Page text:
WARRENSVILLE HTS. — What’s the best way to attract technology talent to Cleveland? According to Lev Gonick, the CEO of OneCommunity, the city should take advantage of its “grittiness” because “one of the industries attracted to grittiness is tech.”
Gonick was one of four panelists at the Oct. 1 Amplify Speaker Series luncheon at Corporate College East. With much of the discussion dedicated to attracting and retaining talent in the technology sector, the panelists and facilitator Joy Roller presented their thoughts to approximately 80 attendees.
Roller, the president of Global Cleveland, said there is one thing that all employers can do to attract talent. “Hire an international student for at least their first 12 months out of school. They can be employed during that time. If they’re in a STEM program, they can stay for another 17 months. That’s a whole 29 months,” she said. “If that employee is someone you want to invest in, then go through the H-1B (visa) process. It costs not that much money — a couple thousand dollars — but these are the best and the brightest (students). We have over 7,000 international students that come to our colleges and universities, but federal law says they must leave unless they are sponsored by an employer. You can employ these kids.”
Not that Northeast Ohio’s existing talent is lacking, according to Ashley Basile Oeken, the executive director of Engage! Cleveland. “I’m all for bringing immigrants here, but I have a list of young professionals that are trying to find positions that can’t find them in this area,” she said. “Bringing more business here, bringing more people here, bringing more jobs and creating more opportunities — everybody has to be all in it and be risk averse.”
Kevin Goodman, the managing director and partner with BlueBridge Networks, praised the Northeast Ohio Regional Information Technology Engagement (NEO RITE) Board, a collaboration of senior IT executives who are committed to advancing the regional IT industry. Specifically, he lauded the organization’s workforce development and training efforts. “Education is K through 12, it’s higher ed. But with technology, it’s so dynamic, it’s so diverse. There is indeed a workforce development fervor that, quite frankly, is of gigantic proportions,” he said. “We not only are bridging the skill gap, but we’re also going into that pipeline of K through 12, going into all of those schools, saying this is how terrific (technology) is. It’s an opportunity.”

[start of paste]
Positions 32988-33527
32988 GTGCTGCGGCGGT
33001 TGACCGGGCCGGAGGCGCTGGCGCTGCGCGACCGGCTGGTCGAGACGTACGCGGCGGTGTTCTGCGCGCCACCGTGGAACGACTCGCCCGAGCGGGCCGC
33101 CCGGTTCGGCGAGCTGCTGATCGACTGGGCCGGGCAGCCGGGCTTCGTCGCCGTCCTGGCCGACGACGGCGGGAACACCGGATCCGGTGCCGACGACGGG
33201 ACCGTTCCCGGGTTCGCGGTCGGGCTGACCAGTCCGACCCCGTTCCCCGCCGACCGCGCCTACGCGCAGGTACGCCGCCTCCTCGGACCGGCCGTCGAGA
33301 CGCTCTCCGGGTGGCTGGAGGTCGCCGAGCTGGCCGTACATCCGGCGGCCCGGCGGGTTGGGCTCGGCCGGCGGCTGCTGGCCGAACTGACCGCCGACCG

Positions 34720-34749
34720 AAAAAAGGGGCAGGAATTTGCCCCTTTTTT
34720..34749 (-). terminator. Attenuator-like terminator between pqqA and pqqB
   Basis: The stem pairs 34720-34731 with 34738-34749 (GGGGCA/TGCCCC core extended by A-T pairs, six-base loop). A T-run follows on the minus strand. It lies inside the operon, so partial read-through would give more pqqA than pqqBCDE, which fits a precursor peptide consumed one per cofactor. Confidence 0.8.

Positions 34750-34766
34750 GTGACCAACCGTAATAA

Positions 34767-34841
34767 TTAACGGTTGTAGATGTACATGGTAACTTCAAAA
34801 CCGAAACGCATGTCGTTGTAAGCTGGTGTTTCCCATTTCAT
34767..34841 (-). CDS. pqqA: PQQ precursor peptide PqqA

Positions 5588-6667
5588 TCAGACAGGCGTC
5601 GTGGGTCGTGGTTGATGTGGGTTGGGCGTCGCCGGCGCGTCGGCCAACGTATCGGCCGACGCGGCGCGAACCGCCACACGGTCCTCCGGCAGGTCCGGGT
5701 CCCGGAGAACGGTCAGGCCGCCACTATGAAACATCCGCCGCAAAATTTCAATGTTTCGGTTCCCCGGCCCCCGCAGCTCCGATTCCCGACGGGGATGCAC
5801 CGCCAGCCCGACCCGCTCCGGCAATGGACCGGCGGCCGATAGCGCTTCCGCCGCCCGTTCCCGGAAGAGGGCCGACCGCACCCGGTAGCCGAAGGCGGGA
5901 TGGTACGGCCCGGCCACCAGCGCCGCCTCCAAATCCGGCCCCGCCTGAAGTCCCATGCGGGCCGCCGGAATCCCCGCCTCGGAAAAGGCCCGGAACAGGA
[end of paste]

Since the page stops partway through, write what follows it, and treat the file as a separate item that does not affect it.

Gonick said the local community should take advantage of a “huge opportunity” to train women in coding. “One of the things that is happening on the coast right now that we would do well to follow before we fall too far behind is investing in young girls — on the way to becoming women — in coding,” Gonick said. “It is the lingua franca of the next century — coding (and) actually knowing how to create app support. Left to nature, it will not happen. Women will not actually become coders. This will be one way at looking at the digital divide of the future.”
Dan Young, the founder of DXY, said he is “overly optimistic” about Cleveland’s place in technology, but there are still many challenges to address. “While we’re looking at immigrants, and we’re looking at young professionals, and we’re looking at tech people, we still have to be realistic about this and look at how can we advance our entire culture and our entire community,” he says, “because in the long run that will be the biggest benefit of all.”